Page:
# Equivalence between floating-strike and fixed-strike Asian options

Many papers present formulae to price Asian options in the Black-Scholes world only for the fixed strike Asian case, that is a contract that pays $$\max(A-K,0)$$ at maturity $$T$$ where $$A = \sum_{i=0}^{n-1} w_i S(t_i)$$ is the Asian average.

More generally, this can be seen as the payoff of a Basket option where the underlyings are just the same asset but at different times. And any Basket option formula can actually be used to price fixed-strike Asian options by letting the correlation correspond to the correlation between the asset at the averaging times and the variances correspond to the variance at each averaging time. The basket approach allows then naturally for a term-structure of rates, dividends and volatilities.

In order to price floating-strike Asian options paying $$\max(S-kA,0)$$ at maturity $$T$$ where $$k$$ is a percent strike, we can use a change of measure to express it as the price of a fixed-strike Asian. This equivalence is presented in several paperS: it is somewhat hidden in Andreasen “The pricing of discretely sampled Asian and lookback options: a change of numeraire approach”, more explicit in Eberlein and Papapantoleon “Equivalence of floating and fixed strike Asian and lookback options” or Henderson et al. “Bounds for in-progress floating-strike Asian options using symmetry”. None of those really consider the simple case of Black-Scholes with a term-structure of rates, dividends and volatilities.

We have: $$V_{\textsf{floating}}(\eta,S_0,k,\bar{\sigma}_i^2 t_i, C(0,t_i), B(0,T)) =\ \quad k V_{\textsf{fixed}}\left(-\eta,S_0, \frac{S_0}{k},\bar{\sigma}^2(T) T-\bar{\sigma}_i^2 t_i,\frac{C(0,t_i)}{C(0,T)},B(0,T)C(0,T) \right)$$ where $$\eta = \pm 1$$ for a call (respectively a put), $$\bar{\sigma}_i$$ are the Vanilla options implied volatilities at the averaging times $$t_i$$, $$C(0,t_i)$$ are the capitalization factors, and $$B(0,T)$$ is the discount factor.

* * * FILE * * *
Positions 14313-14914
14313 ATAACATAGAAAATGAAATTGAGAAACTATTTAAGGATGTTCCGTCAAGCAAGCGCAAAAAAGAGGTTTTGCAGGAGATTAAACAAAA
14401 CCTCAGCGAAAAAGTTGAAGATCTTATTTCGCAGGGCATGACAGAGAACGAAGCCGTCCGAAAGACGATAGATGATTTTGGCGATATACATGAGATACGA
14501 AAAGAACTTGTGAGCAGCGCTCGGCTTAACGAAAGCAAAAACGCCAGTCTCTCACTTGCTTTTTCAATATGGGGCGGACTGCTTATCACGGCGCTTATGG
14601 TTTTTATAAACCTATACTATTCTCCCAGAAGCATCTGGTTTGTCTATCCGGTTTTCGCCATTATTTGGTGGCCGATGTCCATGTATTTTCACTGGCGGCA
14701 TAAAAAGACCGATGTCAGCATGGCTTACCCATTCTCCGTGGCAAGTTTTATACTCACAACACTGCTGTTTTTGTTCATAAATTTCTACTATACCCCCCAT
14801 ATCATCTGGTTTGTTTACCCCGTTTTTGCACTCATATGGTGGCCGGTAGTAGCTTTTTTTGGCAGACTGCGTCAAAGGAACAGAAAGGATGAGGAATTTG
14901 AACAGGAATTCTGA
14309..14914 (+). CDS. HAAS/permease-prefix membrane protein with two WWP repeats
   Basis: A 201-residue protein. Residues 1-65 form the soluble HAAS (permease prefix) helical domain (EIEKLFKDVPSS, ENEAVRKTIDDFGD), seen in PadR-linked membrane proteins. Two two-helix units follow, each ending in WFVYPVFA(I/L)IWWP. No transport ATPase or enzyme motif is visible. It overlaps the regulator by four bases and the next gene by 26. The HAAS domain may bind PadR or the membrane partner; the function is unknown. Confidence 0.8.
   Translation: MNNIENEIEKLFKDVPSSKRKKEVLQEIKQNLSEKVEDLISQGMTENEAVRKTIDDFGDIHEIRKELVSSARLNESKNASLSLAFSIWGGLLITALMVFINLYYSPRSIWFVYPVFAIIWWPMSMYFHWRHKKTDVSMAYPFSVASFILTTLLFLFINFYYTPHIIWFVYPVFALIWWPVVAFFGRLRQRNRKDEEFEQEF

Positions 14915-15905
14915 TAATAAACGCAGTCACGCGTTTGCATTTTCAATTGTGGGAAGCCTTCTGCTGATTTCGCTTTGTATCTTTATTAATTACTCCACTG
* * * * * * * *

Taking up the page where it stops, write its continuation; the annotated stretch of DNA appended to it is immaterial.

Proof: We assume that $$S$$ follows $$dS = \mu_t S dt + \sigma_t S dW_t$$. The discount factor $$B$$ is defined as $$B(0,T)=e^{-\int_{0}^T r_s ds}$$. Let $$C(0,t) = e^{\int_{0}^t \mu_s ds}$$. The process associated to the forward to time $$t$$ is $$F_t=S_0 C(0,t)M_t$$ with $$M_t = e^{\int_0^t \sigma_s dW_s - \frac{1}{2}\int_0^t \sigma_s^2 ds}$$ being a martingale. We have: $$V_{\textsf{floating}}(\eta,S_0,k,\bar{\sigma}_i^2 t_i, C(0,t_i), B(0,T))\ = B(0,T)\mathbb{E}\left[\max\left(\eta F_T-\eta k\sum_{i=0}^{n-1}w_i F_{t_i},0\right)\right]\ = k B(0,T)\mathbb{E}\left[\max\left(\eta\frac{1}{k}F_T-\eta\sum_{i=0}^{n-1}w_i F_{t_i},0\right)\right]\ =k B(0,T)C(0,T)\mathbb{E}\left[ M_T \max\left(\eta\frac{S_0}{k}-\eta\sum_{i=0}^{n-1}w_i S_0 \frac{C(0,t_i)M_{t_i}}{C(0,T) M_T },0\right)\right]$$ We now proceed to a change of measure defined by $$M_T$$. Under the new measure $$\mathbb{Q}^T$$, $$\bar{W}_t = W_t - \int_0^t \sigma_s ds$$ is a Brownian motion. $$\frac{M_t}{M_T}$$ under $$\mathbb{Q}$$ has the same law as $$\frac{M_t}{M_T} e^{-\int_t^T \sigma_s^2 ds}$$ under $$\mathbb{Q}^T$$ or equivalently as $$\bar{M}_t = e^{\int_t^T \sigma_s d\bar{W}_s - \frac{1}{2}\int_t^T \sigma_s^2 ds}$$ under $$\mathbb{Q}^T$$. Defining $$\mathbb{E}^T$$ to be the expectation under $$\mathbb{Q}^T$$, we thus have $$V_{\textsf{floating}}(\eta,S,k,\bar{\sigma}_i^2 t_i, C(0,t_i), B(0,T))\ =k B(0,T)C(0,T)\mathbb{E}^{T}\left[\max\left(\eta\frac{S_0}{k}-\eta\sum_{i=0}^{n-1}w_i S_0 \frac{C(0,t_i)}{C(0,T)}\bar{M}_{t_i},0\right)\right]\ =k V_{\textsf{fixed}}\left(-\eta,S_0, \frac{S_0}{k},\bar{\sigma}^2(T) T-\bar{\sigma}_i^2 t_i,\frac{C(0,t_i)}{C(0,T)},B(0,T)C(0,T) \right)$$ This concludes the proof.